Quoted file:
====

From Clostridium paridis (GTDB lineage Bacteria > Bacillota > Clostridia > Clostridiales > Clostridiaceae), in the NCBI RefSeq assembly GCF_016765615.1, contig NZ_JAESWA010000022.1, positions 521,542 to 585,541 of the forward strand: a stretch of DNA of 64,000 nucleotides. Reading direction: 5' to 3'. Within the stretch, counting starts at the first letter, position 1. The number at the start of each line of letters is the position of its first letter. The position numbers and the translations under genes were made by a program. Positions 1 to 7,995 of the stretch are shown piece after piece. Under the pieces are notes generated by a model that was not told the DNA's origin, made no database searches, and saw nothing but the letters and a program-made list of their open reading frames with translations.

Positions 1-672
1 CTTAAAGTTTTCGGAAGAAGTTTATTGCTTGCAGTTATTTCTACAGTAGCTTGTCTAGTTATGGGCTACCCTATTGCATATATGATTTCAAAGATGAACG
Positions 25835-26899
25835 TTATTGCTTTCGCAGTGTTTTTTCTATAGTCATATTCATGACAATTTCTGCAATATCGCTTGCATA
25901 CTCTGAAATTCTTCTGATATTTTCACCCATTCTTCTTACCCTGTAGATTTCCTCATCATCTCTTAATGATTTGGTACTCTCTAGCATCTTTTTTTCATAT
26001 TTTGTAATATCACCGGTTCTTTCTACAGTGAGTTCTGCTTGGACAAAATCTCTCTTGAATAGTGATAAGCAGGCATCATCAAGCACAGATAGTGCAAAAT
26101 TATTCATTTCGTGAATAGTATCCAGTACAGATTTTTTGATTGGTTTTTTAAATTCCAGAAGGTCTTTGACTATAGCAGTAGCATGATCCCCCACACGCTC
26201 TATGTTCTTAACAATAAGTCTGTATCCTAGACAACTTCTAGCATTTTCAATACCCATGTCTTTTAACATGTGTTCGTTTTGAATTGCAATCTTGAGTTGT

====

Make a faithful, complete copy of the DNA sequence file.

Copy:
From Clostridium paridis (GTDB lineage Bacteria > Bacillota > Clostridia > Clostridiales > Clostridiaceae), in the NCBI RefSeq assembly GCF_016765615.1, contig NZ_JAESWA010000022.1, positions 521,542 to 585,541 of the forward strand: a stretch of DNA of 64,000 nucleotides. Reading direction: 5' to 3'. Within the stretch, counting starts at the first letter, position 1. The number at the start of each line of letters is the position of its first letter. The position numbers and the translations under genes were made by a program. Positions 1 to 7,995 of the stretch are shown piece after piece. Under the pieces are notes generated by a model that was not told the DNA's origin, made no database searches, and saw nothing but the letters and a program-made list of their open reading frames with translations.

Positions 1-672
1 CTTAAAGTTTTCGGAAGAAGTTTATTGCTTGCAGTTATTTCTACAGTAGCTTGTCTAGTTATGGGCTACCCTATTGCATATATGATTTCAAAGATGAACG
Positions 25835-26899
25835 TTATTGCTTTCGCAGTGTTTTTTCTATAGTCATATTCATGACAATTTCTGCAATATCGCTTGCATA
25901 CTCTGAAATTCTTCTGATATTTTCACCCATTCTTCTTACCCTGTAGATTTCCTCATCATCTCTTAATGATTTGGTACTCTCTAGCATCTTTTTTTCATAT
26001 TTTGTAATATCACCGGTTCTTTCTACAGTGAGTTCTGCTTGGACAAAATCTCTCTTGAATAGTGATAAGCAGGCATCATCAAGCACAGATAGTGCAAAAT
26101 TATTCATTTCGTGAATAGTATCCAGTACAGATTTTTTGATTGGTTTTTTAAATTCCAGAAGGTCTTTGACTATAGCAGTAGCATGATCCCCCACACGCTC
26201 TATGTTCTTAACAATAAGTCTGTATCCTAGACAACTTCTAGCATTTTCAATACCCATGTCTTTTAACATGTGTTCGTTTTGAATTGCAATCTTGAGTTGT